Caffeine citrate

From WikiProjectMed
Jump to navigation Jump to search
Caffeine citrate
Caffeine citrate.svg
Names
Trade namesCafcit, others
Clinical data
Pregnancy
category
  • US: C (Risk not ruled out)
Routes of
use
by mouth, i.v.
Defined daily dosenot established[1]
External links
AHFS/Drugs.comMonograph
Legal
License data
Chemical and physical data
FormulaC14H18N4O9
Molar mass386.317 g·mol−1
3D model (JSmol)
  (verify)

Caffeine citrate, sold under the trade name Cafcit among others, is a medication used to treat a lack of breathing in premature babies.[2] Specifically it is given to babies who are born at less than 35 weeks or weigh less than 2 kilograms (4.4 lb) once other causes are ruled out.[3] It is given by mouth or slow injection into a vein.[2]

Side effects can include problems feeding, increased heart rate, low blood sugar, necrotizing enterocolitis, and kidney problems.[3][2] Testing blood caffeine levels is occasionally recommended.[2] It is a citric acid salt of caffeine.[4] Caffeine citrate is in the xanthine family of medication.[3] It works by stimulating the respiratory centers in the brain.[2]

Caffeine was discovered in 1819.[5] It is on the World Health Organization's List of Essential Medicines, the safest and most effective medicines needed in a health system.[6] In the United Kingdom a 10 mg vial costs £4.90.[7] The intravenous form may also be taken by mouth.[7]

Medical uses

Caffeine citrate is generally the preferred treatment for apnea of prematurity.[3] It has fewer side effects as compared to theophylline.[3]

Caffeine improves airway function in asthma, increasing forced expiratory volume (FEV1) by 5% to 18%, with this effect lasting for up to four hours.[8]

Dosage

The defined daily dose is not established[1]

Mechanism

In method of action, the preparation is exactly identical to that of caffeine base as the citrate counter ion dissociates in water. Doses of caffeine citrate, due to the added weight of the citrate moiety, are understandably higher than with caffeine base, i.e., it takes a larger dose to get the same amount of caffeine.[7] The ratio of therapeutic doses of caffeine base to its citrate salt is typically 1:2.[7] Dosing should therefore be clearly distinguished.[7]

History

In June 2020, the Committee for Medicinal Products for Human Use (CHMP) of the European Medicines Agency (EMA) recommended the approval of Gencebok.[9]

Manufacture

The drug is prepared by combining anhydrous caffeine with citric acid monohydrate and sodium citrate dihydrate.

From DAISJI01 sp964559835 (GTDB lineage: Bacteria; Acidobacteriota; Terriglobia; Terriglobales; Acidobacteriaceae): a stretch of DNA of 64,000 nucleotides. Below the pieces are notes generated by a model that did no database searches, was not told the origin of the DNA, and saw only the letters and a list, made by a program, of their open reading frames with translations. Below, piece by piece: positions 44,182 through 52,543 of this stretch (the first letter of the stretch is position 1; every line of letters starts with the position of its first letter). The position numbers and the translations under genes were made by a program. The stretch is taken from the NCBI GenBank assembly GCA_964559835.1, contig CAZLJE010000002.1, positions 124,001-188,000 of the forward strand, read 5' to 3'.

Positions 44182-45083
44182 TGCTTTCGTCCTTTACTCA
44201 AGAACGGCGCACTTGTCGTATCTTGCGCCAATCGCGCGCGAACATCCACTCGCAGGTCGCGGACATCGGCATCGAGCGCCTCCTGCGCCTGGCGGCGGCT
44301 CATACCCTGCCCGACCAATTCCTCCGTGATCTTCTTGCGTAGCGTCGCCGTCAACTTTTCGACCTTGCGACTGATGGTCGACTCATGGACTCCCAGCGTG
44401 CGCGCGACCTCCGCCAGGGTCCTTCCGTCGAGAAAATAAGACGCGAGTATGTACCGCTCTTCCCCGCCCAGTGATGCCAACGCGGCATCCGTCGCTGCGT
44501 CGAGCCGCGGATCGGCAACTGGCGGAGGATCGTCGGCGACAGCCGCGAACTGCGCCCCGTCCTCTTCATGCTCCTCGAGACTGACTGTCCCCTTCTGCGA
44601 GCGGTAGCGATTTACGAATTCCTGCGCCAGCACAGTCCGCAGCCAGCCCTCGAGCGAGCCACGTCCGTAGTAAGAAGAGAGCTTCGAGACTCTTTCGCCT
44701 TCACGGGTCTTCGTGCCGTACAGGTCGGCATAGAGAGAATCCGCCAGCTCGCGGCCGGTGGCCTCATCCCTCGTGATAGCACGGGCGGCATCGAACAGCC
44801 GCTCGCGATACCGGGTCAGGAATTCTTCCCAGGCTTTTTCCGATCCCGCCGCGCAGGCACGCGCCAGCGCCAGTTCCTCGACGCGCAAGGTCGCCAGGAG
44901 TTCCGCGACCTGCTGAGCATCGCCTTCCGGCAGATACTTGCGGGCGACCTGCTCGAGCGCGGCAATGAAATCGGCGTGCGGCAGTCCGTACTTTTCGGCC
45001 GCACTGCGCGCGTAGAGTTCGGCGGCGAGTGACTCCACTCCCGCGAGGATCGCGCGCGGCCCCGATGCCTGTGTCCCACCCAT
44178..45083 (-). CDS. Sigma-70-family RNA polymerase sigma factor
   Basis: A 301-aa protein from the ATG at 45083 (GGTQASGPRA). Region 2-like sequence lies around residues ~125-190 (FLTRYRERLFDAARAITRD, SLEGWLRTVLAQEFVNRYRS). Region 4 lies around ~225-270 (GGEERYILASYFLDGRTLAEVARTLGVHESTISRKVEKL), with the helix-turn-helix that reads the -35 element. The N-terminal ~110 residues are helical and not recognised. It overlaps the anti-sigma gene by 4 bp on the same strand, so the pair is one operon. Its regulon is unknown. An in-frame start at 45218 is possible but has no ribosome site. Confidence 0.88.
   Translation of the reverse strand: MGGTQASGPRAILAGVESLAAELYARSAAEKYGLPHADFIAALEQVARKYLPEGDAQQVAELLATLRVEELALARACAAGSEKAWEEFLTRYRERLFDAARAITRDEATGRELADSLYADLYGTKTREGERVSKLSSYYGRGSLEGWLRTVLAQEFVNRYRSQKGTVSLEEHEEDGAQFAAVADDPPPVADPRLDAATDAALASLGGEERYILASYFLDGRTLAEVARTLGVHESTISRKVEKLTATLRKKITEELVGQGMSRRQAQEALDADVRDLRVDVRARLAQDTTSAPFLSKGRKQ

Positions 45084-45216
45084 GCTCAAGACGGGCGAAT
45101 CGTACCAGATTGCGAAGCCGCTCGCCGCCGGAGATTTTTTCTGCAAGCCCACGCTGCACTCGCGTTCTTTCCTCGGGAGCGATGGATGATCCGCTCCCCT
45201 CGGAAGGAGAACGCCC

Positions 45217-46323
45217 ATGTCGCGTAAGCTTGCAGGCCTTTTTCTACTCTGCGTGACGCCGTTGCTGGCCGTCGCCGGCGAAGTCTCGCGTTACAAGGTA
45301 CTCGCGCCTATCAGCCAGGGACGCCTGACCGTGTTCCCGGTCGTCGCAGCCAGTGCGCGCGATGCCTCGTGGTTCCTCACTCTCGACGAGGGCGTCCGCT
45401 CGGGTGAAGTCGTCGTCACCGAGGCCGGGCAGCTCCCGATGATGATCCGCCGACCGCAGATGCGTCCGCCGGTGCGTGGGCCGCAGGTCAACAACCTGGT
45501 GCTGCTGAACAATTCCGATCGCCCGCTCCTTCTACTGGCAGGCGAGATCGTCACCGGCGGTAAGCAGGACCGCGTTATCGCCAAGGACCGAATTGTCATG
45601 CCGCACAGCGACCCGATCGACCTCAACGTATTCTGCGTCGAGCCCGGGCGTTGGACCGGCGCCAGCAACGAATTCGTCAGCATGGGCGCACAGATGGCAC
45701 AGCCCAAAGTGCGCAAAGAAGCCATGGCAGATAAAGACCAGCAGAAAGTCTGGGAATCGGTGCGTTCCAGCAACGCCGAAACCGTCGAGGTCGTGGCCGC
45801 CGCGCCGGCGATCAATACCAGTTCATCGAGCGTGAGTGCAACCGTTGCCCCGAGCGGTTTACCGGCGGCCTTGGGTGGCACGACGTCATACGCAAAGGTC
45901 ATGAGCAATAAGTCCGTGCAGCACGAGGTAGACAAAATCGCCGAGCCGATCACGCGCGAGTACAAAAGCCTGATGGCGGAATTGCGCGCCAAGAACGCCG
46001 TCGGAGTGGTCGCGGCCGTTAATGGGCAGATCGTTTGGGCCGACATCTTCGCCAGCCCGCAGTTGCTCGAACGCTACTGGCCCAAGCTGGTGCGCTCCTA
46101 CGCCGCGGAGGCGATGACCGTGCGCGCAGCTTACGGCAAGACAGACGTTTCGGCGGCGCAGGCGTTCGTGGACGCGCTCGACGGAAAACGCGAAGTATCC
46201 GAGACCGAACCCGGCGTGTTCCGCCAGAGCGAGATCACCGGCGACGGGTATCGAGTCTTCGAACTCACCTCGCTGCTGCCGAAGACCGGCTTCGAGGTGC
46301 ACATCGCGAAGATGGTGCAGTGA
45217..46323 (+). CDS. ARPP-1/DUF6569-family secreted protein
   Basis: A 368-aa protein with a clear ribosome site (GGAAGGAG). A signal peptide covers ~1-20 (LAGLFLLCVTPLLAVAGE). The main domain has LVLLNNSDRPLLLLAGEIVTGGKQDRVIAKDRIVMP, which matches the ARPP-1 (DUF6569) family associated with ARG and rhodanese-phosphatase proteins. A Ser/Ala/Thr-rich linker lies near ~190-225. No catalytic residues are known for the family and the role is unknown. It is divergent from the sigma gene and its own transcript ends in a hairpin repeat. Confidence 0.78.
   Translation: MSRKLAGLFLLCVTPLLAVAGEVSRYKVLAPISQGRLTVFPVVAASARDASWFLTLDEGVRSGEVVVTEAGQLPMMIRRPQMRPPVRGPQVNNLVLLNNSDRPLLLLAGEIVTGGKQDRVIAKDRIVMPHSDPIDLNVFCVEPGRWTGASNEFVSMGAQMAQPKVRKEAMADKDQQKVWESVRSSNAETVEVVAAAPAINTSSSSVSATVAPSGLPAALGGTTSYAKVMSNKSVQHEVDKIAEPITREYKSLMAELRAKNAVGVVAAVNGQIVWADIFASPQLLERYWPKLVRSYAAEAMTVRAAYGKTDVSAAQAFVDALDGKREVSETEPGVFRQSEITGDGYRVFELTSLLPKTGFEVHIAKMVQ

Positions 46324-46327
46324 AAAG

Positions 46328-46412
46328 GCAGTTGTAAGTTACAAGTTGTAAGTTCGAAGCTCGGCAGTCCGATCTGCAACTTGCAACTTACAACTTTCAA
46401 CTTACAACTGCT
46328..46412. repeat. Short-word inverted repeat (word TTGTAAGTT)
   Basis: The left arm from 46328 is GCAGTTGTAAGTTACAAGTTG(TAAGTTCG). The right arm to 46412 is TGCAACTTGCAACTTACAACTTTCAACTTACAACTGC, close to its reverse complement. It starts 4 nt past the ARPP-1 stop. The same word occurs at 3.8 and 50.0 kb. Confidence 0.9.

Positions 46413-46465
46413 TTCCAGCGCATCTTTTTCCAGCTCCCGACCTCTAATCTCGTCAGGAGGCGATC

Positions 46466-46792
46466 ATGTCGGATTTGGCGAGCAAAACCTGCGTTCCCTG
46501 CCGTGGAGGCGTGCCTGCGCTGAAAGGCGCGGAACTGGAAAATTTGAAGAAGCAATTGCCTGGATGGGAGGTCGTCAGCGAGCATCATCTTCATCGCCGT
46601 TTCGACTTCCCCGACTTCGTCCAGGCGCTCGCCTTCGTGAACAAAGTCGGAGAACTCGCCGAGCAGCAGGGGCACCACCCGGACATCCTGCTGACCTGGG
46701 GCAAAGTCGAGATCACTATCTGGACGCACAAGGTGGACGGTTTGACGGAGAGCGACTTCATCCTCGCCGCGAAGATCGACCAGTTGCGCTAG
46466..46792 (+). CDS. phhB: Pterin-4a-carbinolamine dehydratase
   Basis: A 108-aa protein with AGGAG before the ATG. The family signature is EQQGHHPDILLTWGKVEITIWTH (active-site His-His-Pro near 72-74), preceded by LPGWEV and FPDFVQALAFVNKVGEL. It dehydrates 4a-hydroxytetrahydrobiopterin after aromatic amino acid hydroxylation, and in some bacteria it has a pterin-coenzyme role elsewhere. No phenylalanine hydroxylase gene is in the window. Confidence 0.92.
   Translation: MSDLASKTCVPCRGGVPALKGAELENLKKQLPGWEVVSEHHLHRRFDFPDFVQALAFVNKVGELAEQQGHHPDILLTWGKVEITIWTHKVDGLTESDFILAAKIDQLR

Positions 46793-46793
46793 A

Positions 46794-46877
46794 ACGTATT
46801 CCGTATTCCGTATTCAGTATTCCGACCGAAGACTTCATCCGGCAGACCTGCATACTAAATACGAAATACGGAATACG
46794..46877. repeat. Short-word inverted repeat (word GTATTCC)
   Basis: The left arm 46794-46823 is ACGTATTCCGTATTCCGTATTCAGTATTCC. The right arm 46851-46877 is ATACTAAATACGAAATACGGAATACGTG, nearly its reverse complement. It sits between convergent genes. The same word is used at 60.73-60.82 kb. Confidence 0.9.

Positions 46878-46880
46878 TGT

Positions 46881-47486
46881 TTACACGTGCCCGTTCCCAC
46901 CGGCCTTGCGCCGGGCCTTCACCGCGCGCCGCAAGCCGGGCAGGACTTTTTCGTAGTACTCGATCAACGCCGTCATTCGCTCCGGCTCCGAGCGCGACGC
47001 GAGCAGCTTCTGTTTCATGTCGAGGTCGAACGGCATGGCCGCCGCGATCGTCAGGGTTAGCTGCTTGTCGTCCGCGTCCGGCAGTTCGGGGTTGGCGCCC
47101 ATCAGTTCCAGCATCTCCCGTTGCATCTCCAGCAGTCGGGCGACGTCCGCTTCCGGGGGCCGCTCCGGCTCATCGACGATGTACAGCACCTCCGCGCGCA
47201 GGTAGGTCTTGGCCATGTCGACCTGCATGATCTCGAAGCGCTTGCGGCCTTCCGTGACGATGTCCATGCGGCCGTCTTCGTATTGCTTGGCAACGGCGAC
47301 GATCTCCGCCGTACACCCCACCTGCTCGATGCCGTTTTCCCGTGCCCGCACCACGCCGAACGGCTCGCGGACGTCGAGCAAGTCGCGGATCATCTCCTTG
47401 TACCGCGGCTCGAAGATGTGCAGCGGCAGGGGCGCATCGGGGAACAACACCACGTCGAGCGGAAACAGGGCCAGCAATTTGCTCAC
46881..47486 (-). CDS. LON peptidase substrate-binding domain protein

References

  1. 1.0 1.1 "WHOCC - ATC/DDD Index". www.whocc.no. Retrieved 16 September 2020.
  2. 2.0 2.1 2.2 2.3 2.4 "Caffeine; Caffeine and Sodium Benzoate Injection; Caffeine Citrate". The American Society of Health-System Pharmacists. Archived from the original on 5 November 2017. Retrieved 8 December 2016.
  3. 3.0 3.1 3.2 3.3 3.4 World Health Organization (2009). Stuart MC, Kouimtzi M, Hill SR (eds.). WHO Model Formulary 2008. World Health Organization. p. 485. hdl:10665/44053. ISBN 9789241547659.
  4. Donn, Steven M.; Sinha, Sunil K. (2012). Manual of Neonatal Respiratory Care. Springer Science & Business Media. p. 457. ISBN 9781461421559. Archived from the original on 2016-12-30.
  5. Brown, Nathan (2015). In Silico Medicinal Chemistry: Computational Methods to Support Drug Design. Royal Society of Chemistry. p. 20. ISBN 9781782621638. Archived from the original on 2016-12-29.
  6. World Health Organization (2019). World Health Organization model list of essential medicines: 21st list 2019. Geneva: World Health Organization. hdl:10665/325771. WHO/MVP/EMP/IAU/2019.06. License: CC BY-NC-SA 3.0 IGO.
  7. 7.0 7.1 7.2 7.3 7.4 Ainsworth, Sean B. (2014). Neonatal Formulary: Drug Use in Pregnancy and the First Year of Life (7 ed.). John Wiley & Sons. p. 120. ISBN 9781118819517. Archived from the original on 2016-12-30.
  8. Welsh EJ, Bara A, Barley E, Cates CJ (January 2010). "Caffeine for asthma" (PDF). Cochrane Database Syst Rev (1): CD001112. doi:10.1002/14651858.CD001112.pub2. PMID 20091514.
  9. "Gencebok: Pending EC decision". European Medicines Agency (EMA). 25 June 2020. Retrieved 26 June 2020.

External links

Identifiers: